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PRESIDENT’S CORNER

This issue of National Outlook provides information about the federal government’s steps to review housing issues, which could lead to counterproductive tax changes, or tighter rent control.

The National Housing Strategy Act was enacted under the Liberal government in 2019. It provided for the appointment of a Federal Housing Advocate, and the creation of a National Housing Council. The Advocate and Council members were duly appointed.

The Federal Housing Advocate seems to have taken her mandate to mean that she should amplify what ACORN and THE SHIFT say. Those are the two main advocacy groups which attacked the rental housing industry in the spring and summer of 2021, and persuaded the NDP to adopt various promises, which were in turn taken up in the Liberal Party platform. Find out more, starting on page 14 and on page 35.

The National Housing Council is not as biased as the Federal Housings Advocate, but it has initiated a consultation about the “right to adequate housing” (R2AH), which may be used to advance the advocates’ argument that the financialization of housing is a key problem. Find out the details, and what rental housing providers say about the issues, starting on page 38.

National Outlook also reports on in-place rents and rent increases for a large sample of rental units within the purpose-built rental sector, thanks to Yardi Systems. This data will serve as a useful corrective to the unhelpful narrative about significant rent increases in asking rents on turnover. See page 40.

CFAA-Rental Housing Conference 2023 will be held in Halifax from Wednesday, June 14 to Friday, June 16, 2023! Please plan to attend.

The Home Depot remains a CFAA Strategic Partner. By registering your membership in CFAA (either directly or through one of CFAA’s 13 member associations) with Home

Depot Pro, you benefit yourself and CFAA. This partnership benefits every rental housing provider reading this magazine.

Yardi Systems is also a long-standing CFAA Strategic Partner. As well as receiving Yardi’s help with rent information, we look forward to working with Yardi to bring you informative panels, and the latest and best information on technology and marketing for rental housing providers, at CFAA-RHC 2023 in Halifax.

If you are not already a direct member of CFAA, please consider joining CFAA as a Direct Rental Housing Provider Member, or a Suppliers Council Member. Visit www. cfaa-fcapi.org or e-mail admin@cfaa-fcapi.org today.

8 | November 2022

In this issue of... NATIONAL OUTLOOK

35. What are Minister Hussen’s appointees saying and doing about the causes of the current housing crisis? Have serious consultations to get to the root of the crisis began? What consultations have taken place? What does CFAA say should be done?

CFAA Member Associations

Corporation des Propriétaires Immobiliers du Québec (CORPIQ) www.corpiq.com P: 514-748-1921

Eastern Ontario Landlord Organization (EOLO) www.eolo.ca P: 613-235-9792

Federation of Rental-housing Providers of Ontario (FRPO) www.frpo.org P: 416-385-1100, 1-877-688-1960

Greater Toronto Apartment Association (GTAA) www.gtaaonline.com P: 416-385-3435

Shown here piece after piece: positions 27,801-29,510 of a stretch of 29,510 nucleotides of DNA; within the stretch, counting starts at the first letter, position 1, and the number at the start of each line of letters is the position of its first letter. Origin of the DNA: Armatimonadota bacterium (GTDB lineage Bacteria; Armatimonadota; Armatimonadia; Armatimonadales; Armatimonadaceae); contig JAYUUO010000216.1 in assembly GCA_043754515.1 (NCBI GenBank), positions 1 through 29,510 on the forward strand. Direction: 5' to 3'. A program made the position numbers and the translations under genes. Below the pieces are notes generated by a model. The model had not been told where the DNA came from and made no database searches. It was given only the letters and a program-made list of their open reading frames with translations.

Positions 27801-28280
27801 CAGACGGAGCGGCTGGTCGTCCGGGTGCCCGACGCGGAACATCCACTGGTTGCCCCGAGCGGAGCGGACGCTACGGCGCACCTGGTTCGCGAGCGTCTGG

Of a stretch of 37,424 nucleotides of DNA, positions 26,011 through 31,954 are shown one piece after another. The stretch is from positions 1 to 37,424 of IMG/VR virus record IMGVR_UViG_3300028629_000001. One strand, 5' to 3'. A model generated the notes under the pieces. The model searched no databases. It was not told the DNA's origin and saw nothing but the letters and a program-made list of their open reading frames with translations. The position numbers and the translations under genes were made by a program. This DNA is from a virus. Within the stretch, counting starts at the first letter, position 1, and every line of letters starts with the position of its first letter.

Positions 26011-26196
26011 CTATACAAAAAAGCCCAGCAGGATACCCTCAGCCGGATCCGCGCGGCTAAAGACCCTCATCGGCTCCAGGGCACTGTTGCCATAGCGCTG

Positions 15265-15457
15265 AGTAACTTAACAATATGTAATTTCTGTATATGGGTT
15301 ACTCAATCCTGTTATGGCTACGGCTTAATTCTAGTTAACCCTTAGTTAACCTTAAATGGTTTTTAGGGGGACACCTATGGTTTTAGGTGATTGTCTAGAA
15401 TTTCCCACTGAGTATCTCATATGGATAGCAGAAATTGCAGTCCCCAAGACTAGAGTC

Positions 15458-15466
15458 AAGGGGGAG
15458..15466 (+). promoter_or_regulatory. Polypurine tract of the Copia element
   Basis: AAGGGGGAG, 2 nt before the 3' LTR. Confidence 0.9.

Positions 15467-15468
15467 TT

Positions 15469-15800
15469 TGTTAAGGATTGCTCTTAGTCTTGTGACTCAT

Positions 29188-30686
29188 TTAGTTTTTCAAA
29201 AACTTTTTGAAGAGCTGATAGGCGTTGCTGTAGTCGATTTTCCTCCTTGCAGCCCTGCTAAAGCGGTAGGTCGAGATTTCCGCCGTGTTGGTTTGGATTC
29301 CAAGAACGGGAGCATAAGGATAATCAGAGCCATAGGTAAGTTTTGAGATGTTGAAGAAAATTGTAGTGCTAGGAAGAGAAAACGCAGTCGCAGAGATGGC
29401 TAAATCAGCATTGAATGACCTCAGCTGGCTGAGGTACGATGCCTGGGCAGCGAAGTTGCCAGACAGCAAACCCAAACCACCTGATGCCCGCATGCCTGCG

38. What issues have been brought to the National Housing Council about the right to housing? Is financialization one of them? What do rental housing providers say about the right to adequate housing, and what is needed to solve the current housing crisis?

Hamilton & District Apartment Association (HDAA) www.hamiltonapartmentassociation.ca P: 905-632-4435

Investment Property Owners Association of Nova Scotia (IPOANS) www.ipoans.ns.ca P: 902-425-3572

LandlordBC www.landlordbc.ca P: 1-604-733-9440

Vancouver Office P: 604-733-9440 Victoria Office P: 250-382-6324

41. Across Canada, the average in-place rent increased 4.3 per cent from one year ago, while inflation was 6.9 per cent. How much did rents increase in your city?

London Property Management Association (LPMA) www.lpma.ca P: 519-672-6999

New Brunswick Apartment Owners Association (NBAOA) www.nbaoa.ca jbrealsetate@nb.aibn.com

Manufactured Home Park Owners Alliance of British Columbia (MHPOA) www.mhpo.com P: 1-877-222-4560

To subscribe to CFAA’s e-Newsletter, please send your email address to communication@cfaa-fcapi.org.

The Canadian Federation of Apartment Associations represents the owners and managers of close to one million residential rental suites in Canada, through 12 apartment associations and direct landlord memberships across Canada.

CFAA is the sole national organization representing the interests of Canada’s $950 billion rental housing industry.

For more information about CFAA itself, see www.cfaa-fcapi.org or telephone 613-235-0101.

Professional Property Managers’ Association (of Manitoba) (PPMA) www.ppmamanitoba.com P: 204-957-1224

Saskatchewan Landlord Association Inc. (SKLA) www.skla.ca P: 306-653-7149

Waterloo Regional Apartment Management Association (WRAMA) www.wrama.com P: 519-748-0703

10 | November 2022
Ahmed Hussen, Minister of Housing and Diversity and Inclusion Tim Richter, Co-Chair, National Housing Council
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BoldTV: Interview with Hero Mohtadi of Dream